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Life Story / Obituary
She didn’t care for cats.
Outside of that, you’d be hard pressed to discover Patricia Rademacher complaining about anything else in the 91 years she graced this earth.
Born Patricia Catherine Bechtold to parents Jack and Gertrude on July 11, 1927, “Patsy” -- as she was known early on -- grew up at 321 Garfield Avenue NW. A younger brother Bob and older siblings Richard and Virginia rounded out her family.
As a youngster, Patsy enjoyed her time at Lincoln Park across the street from the family, as well as time spent at nearby John Ball Park, where she golfed on the now-defunct three-hole course, and learned how to ice skate.
All four Bechtolds attended St. James Catholic Elementary School, then graduated from Catholic Central High, Patsy in 1945. During those formative years, Pat took dance lessons and joined a troupe of three. If she ever had any plans to dance professionally, they were curtailed by her father, who frowned on her desire to perform in a large-scale way.
For dampening those dreams though, Jack more than made up for it by purchasing a lot on Memory Lane in Grand Haven, and constructing a two-story cottage dubbed “The House Jack Built.” Pat and her sister and brothers thrilled to staying there all the summers of their youth, and eking out entirely separate lives among wholly new gangs of friends. Pat fell in utter love with the wind and waves and sand that graced the Grand Haven beach, finding poetry in those elements that sustained her throughout her life.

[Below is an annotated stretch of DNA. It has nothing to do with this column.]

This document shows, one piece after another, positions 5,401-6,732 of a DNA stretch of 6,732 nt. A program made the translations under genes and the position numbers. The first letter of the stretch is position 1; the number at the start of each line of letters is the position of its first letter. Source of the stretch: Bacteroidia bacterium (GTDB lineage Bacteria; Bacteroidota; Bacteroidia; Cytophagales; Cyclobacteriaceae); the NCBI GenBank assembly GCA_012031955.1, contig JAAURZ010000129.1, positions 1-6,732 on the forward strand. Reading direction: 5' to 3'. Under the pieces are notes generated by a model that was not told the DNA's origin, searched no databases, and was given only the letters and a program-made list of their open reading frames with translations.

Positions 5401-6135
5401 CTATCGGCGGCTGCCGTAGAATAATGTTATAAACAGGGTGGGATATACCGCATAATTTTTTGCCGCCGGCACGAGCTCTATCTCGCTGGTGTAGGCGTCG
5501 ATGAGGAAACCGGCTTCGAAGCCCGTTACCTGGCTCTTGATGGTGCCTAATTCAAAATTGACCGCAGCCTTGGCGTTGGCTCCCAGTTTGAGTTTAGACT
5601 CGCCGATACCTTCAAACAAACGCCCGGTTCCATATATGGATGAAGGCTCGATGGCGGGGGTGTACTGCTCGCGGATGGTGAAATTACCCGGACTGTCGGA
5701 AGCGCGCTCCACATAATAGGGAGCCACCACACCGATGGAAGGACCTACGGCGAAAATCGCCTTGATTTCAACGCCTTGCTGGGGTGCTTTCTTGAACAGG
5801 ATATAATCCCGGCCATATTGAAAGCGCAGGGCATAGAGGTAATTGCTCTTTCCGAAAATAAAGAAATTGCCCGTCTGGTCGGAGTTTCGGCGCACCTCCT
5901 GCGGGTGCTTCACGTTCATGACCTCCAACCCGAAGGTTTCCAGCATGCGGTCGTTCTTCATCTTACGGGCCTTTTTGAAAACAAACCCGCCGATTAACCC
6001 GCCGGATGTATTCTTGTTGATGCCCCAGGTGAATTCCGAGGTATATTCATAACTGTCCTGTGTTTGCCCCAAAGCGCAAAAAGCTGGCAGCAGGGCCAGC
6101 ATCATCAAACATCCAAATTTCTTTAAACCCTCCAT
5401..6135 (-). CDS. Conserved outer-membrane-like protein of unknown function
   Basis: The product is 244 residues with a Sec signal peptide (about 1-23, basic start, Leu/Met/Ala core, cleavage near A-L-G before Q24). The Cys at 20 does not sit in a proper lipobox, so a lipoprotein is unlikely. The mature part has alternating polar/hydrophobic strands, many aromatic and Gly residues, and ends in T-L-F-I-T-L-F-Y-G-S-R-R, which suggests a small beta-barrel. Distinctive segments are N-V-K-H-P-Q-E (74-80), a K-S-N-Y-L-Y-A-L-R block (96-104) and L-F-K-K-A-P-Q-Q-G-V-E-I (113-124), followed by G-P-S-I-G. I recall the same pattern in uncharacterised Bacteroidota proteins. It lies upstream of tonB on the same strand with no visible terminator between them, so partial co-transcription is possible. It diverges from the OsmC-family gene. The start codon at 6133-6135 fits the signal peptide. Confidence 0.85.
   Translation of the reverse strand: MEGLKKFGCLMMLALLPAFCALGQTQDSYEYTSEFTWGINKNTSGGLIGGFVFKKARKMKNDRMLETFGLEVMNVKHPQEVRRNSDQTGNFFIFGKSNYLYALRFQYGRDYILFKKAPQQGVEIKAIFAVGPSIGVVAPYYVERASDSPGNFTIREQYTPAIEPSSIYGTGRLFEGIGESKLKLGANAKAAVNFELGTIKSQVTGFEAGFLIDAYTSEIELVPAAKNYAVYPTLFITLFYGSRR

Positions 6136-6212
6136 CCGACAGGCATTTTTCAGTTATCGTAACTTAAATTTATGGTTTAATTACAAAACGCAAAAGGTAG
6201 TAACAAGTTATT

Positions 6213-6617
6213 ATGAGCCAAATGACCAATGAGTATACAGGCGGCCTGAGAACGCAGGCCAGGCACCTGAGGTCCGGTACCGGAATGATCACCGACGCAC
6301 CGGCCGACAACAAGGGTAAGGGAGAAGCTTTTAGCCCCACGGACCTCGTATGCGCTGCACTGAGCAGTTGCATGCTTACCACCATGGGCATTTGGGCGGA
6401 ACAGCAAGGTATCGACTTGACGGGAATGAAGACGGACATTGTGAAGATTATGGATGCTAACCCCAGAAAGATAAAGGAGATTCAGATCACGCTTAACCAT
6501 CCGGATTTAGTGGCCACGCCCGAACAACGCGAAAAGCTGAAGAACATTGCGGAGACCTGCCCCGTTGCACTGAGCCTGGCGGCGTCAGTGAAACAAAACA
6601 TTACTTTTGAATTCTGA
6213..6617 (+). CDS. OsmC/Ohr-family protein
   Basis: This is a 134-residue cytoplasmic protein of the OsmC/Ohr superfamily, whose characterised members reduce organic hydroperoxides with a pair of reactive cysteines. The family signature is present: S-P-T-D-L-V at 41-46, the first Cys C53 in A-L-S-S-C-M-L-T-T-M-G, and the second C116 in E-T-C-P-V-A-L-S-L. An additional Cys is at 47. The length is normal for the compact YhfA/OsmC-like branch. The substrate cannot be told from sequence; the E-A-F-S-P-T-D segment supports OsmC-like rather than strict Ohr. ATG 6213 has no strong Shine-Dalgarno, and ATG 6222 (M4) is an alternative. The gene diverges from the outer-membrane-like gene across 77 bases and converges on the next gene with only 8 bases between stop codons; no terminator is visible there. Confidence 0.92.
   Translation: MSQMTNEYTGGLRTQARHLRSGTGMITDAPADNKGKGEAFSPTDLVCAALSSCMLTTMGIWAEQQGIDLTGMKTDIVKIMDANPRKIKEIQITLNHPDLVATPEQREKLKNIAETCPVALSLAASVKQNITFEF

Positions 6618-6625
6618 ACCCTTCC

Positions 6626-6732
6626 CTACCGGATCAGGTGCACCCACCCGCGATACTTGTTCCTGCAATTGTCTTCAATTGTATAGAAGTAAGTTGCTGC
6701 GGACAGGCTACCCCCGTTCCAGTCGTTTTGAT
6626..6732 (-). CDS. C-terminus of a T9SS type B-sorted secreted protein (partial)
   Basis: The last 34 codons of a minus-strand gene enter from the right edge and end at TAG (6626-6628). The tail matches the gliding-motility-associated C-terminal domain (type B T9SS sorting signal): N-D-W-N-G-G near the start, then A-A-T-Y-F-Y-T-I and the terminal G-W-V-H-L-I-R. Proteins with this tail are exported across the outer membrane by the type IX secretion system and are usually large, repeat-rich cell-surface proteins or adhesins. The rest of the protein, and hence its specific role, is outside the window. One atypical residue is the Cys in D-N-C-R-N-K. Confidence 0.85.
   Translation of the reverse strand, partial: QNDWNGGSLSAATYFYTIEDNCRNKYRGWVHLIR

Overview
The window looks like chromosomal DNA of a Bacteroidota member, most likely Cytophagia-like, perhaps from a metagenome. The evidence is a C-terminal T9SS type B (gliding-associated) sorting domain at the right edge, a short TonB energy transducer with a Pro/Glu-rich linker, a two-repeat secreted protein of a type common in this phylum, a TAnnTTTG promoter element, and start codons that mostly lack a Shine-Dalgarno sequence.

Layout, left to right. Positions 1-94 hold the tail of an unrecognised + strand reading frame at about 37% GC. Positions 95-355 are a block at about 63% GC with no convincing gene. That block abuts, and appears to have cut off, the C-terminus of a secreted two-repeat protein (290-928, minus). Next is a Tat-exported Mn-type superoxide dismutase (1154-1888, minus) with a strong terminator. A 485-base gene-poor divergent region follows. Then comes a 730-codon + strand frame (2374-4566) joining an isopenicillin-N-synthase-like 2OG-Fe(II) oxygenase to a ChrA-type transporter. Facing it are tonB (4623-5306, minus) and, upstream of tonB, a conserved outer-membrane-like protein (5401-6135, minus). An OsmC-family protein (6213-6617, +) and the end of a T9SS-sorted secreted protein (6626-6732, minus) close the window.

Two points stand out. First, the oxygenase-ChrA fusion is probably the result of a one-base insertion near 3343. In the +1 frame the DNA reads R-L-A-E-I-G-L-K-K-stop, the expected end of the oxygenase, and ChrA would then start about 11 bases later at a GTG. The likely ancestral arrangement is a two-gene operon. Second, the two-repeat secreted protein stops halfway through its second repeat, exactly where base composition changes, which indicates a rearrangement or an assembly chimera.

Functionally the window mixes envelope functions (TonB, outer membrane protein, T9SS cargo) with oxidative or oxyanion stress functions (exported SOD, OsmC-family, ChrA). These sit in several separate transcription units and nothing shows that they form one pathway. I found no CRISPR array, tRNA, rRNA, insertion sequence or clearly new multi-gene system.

Her times in Grand Haven were enhanced by a job she took over from Jinny during her high school years, writing “society news” for The Grand Rapids Herald. Weekly, Pat would trek the lakefront homes, knocking on screen doors to determine who was entertaining whom. She recalled getting maybe “a penny a line,” which motivated her to pad her work “with a lot of initials and such.”
Pat flourished at what then was Michigan State “College,” earning a teaching degree in 1949. She didn’t skimp when it came to making friends, as dozens of pictures survive of those years alongside boyfriends whose last names are lost to history. She used to say that “I kissed a lot of frogs before I found my prince,” and her early dating prospects weren’t hurt any by her membership in Michigan State’s Alpha Phi sorority.
She discovered the “love of my life” at a yard party where both she and future husband Tom arrived there with different dates – but ended up smooching out behind a garage. After a two-year courtship, they were married on July 25, 1953 at St. James Church, followed by a formal reception at the Peninsular Club, and later a party at the stately ranch home her parents now owned on a hilltop setting on Lake Michigan Drive NW.
Of all the suitors to court Pat, Tom arguably came from the most modest means. His first job while married was working in a factory, just a step up from the job he’d formerly held as greenskeeper at a golf course in Lansing.
For several years, “Miss Bechtold” taught English and dance at Godwin Heights High School, but traded in her chalk for maternity gowns and wore them out over the next dozen years, giving birth to what the couple enjoyed calling their “six rotten kids.” Tom came in 1954, then Dan in ’55, Joe in ’57, Mary in ’59, Molly in ’62 and Matt in ’65. They went on to grace her with 12 grandchildren and seven great-grandchildren.